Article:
“You must understand, Bobby,” Jay Sean said. He teed-up his golf ball. “At our combined ages being past a hundred, we prefer to remain aged fourteen.”
“Yes,” Reginald said. “I like fourteen. Out here I don’t do any adulting, I think that’s how my teenagers would describe it.”
Jay Sean stood next to his golf ball. He waggled the metal hybrid and methodically turned his wide shoulders. He returned the club face almost square and created a balanced follow through. The ball ended its journey near the left front sand trap.
“Way to go,” I said. “Pitch and a putt, you’ll get your par.”
“Thanks, mate,” Jay Sean said. “I hope so.”
“I should tell you,” Reginald said. “I love kids, I am happiest looking after them. Anything that helps children I support.”
“And supporting your ex-wives?” Jay Sean said. He smirked over at me.
“I have one of those,” I said. I dug into my right pants pocked, my fingers clutching for a wooden tee.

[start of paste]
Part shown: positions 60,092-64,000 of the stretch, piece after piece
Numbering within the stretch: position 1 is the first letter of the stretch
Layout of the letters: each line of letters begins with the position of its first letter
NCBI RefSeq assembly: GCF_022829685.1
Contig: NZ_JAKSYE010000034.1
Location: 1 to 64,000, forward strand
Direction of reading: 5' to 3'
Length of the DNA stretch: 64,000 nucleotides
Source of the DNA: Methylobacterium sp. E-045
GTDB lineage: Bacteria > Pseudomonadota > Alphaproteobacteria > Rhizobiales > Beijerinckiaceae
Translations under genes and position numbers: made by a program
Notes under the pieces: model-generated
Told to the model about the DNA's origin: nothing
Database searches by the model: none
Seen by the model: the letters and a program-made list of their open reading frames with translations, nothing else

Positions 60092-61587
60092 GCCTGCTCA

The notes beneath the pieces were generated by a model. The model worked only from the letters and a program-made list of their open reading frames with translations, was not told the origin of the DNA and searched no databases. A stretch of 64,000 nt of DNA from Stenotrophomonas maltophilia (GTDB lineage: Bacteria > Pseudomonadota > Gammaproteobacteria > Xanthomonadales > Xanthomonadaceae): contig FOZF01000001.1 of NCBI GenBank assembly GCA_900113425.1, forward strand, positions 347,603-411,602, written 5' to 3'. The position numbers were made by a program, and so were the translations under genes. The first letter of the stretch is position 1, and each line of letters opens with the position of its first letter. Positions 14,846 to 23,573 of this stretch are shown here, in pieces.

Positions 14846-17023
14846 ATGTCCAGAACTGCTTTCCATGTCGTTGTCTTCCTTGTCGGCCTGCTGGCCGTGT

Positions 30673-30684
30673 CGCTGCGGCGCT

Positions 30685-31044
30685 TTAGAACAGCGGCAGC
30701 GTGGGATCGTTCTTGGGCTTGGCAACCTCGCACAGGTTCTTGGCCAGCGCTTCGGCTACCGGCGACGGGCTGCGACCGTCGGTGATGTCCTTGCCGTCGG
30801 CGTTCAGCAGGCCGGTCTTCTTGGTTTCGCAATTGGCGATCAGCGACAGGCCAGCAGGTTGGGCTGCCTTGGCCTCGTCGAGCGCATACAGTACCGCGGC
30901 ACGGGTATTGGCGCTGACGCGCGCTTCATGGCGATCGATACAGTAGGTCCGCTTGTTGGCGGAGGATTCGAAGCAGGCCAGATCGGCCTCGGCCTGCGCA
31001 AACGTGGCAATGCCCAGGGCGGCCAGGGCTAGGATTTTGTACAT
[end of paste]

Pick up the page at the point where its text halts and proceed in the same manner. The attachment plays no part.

Reginald shook his head and he flipped off Jay Sean.
“You should know,” Reginald said. “I’m kind of, a big deal, I have ex-wives, a business and many leather-bound books.”
“And you’re an ass-hat,” Jay Sean said.
“Seriously, if I can help with your project,” Reginald said. He stopped smiling and pushed his sunglasses up the bridge of his nose. “I know people and protecting kids is important.”
“I second that,” Jay Sean said.
“Thanks,” I said. I pointed over at them. “You never know. I’m just happy to be alive.”
Hanging out with anyone for several hours without distractions, I think you begin too understand that human being. People a lot smarter than me know your instinct whispers inside your brain to share their truth.
If you take a quiet moment and listen, you can feel deep down what type of person – are they honest, caring, kind or evil? The truth buzzes about their genuine nature. It’s all in front of you, but you cannot see it.
The truth being about that day; I liked them. At first, I thought it would be an interminable day. But then sometimes magic happens and you view someone through an honest prism and see where their kind heart beats.
I think we all put up self imposed defenses, but being vulnerable allows us to heal and feel. It takes courage to let your walls down, and from the experiences we learn to communicate honestly.